Irish revolutionary, Robert Emmett, leads a rebellion against British soldiers but his compatriot Con Daly is the true hero of the film.
Despite the misspelling of Robert Emmet’s name throughout and some historical inaccuracy (Emmet fought in the rising of 1803 not 1798), the film is typical in its pursuit of authenticity in character and setting. Emmet is here positioned as an exceptionally courageous and cunning figure (who evades capture by English troops by hiding up a chimney or playing his tin whistle) among a nation of courageous individuals. In fact, the leading figure in the film is not Emmet at all but fellow United Irishman Con Daly, played by Olcott, who also wrote and directed the screenplay. The English are represented as gallant and fair-minded rather than brutal oppressors but their occupation of Ireland is viewed as foreign and based on force. The scenario is least sympathetic to local informer Fealy (Robert Rivers) – a despised figure central in much romantic literature of Ireland’s struggle for independence.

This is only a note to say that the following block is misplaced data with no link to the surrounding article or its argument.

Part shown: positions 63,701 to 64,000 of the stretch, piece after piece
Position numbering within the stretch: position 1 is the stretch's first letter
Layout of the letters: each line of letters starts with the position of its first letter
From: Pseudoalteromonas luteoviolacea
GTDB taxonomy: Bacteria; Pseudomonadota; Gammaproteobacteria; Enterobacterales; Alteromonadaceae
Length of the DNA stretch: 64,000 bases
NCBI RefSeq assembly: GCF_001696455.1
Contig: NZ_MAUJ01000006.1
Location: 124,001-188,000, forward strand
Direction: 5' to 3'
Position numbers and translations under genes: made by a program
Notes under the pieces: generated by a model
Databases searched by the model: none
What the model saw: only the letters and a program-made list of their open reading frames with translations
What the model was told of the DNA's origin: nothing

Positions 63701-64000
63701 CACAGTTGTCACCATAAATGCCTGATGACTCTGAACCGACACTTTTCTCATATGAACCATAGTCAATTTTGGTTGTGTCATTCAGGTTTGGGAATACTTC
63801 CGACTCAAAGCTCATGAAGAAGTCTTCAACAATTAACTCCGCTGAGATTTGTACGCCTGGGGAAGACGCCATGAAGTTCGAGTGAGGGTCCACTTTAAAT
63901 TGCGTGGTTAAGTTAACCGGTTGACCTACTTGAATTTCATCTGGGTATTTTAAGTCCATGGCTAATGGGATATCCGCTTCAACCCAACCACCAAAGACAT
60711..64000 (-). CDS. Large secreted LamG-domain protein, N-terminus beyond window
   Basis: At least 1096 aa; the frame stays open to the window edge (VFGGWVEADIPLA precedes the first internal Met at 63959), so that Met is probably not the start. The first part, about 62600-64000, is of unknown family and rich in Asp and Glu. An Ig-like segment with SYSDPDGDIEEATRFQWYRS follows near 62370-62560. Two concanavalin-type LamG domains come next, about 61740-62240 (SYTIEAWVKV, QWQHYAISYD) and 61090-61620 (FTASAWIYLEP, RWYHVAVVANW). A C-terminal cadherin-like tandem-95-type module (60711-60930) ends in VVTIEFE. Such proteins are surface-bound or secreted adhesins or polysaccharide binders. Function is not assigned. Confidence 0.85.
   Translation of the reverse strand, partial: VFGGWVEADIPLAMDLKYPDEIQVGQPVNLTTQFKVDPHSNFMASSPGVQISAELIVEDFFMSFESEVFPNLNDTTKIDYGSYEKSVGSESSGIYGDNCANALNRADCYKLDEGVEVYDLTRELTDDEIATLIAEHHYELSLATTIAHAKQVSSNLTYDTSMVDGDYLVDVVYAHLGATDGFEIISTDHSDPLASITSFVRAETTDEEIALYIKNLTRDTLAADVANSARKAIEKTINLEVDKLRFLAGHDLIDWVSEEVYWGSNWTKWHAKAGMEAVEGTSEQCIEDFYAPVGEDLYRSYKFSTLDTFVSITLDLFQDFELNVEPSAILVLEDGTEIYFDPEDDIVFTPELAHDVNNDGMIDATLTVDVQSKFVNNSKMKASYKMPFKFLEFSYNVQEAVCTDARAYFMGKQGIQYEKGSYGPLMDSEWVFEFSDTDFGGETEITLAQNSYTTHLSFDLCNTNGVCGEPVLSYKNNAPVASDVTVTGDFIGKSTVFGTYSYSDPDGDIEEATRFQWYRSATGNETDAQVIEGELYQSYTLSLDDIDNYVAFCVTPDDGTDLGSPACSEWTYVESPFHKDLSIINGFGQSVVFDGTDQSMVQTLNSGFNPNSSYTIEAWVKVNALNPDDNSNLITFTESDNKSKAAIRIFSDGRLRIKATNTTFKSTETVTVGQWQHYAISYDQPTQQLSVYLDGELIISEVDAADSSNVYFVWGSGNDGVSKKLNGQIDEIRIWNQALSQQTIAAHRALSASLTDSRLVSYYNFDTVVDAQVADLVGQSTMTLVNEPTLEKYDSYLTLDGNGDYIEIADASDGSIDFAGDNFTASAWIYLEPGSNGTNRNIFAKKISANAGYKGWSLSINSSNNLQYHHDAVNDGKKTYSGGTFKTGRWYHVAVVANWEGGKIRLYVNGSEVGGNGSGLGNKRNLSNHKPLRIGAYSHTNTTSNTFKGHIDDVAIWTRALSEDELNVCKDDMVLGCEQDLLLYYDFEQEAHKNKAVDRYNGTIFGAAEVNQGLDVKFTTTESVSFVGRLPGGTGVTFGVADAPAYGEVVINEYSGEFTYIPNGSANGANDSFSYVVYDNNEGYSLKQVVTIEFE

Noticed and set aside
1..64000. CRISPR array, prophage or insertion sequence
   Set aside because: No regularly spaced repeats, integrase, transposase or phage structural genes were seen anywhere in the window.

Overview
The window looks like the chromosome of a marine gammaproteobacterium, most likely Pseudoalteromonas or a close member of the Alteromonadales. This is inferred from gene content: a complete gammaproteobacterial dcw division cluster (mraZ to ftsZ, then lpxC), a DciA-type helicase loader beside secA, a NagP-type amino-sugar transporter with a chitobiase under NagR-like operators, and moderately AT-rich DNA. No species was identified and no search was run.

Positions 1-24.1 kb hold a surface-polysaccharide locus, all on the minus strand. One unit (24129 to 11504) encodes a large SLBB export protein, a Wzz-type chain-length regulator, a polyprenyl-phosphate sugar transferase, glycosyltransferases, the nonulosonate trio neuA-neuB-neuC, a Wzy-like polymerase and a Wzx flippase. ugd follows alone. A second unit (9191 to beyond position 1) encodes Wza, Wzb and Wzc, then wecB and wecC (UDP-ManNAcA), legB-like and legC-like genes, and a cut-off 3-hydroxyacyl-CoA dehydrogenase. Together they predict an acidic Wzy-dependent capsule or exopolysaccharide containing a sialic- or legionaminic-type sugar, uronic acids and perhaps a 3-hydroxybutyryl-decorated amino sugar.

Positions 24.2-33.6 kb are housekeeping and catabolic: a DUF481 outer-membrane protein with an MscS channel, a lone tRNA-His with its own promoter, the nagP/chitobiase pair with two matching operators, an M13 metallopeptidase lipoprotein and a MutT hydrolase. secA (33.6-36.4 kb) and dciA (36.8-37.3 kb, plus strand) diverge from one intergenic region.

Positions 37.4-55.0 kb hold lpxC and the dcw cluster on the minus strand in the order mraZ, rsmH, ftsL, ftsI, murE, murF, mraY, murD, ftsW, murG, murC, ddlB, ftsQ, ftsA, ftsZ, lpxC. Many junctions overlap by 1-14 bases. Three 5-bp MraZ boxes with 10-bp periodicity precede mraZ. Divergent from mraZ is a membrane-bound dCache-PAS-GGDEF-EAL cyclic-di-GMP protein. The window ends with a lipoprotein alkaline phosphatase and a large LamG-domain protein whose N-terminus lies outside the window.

A year after the production of Bold Emmet, the O’Kalem’s representations of historical subjects would seem outdated, displaced by the violence of the 1916 rising.
Notes by Tony Tracy
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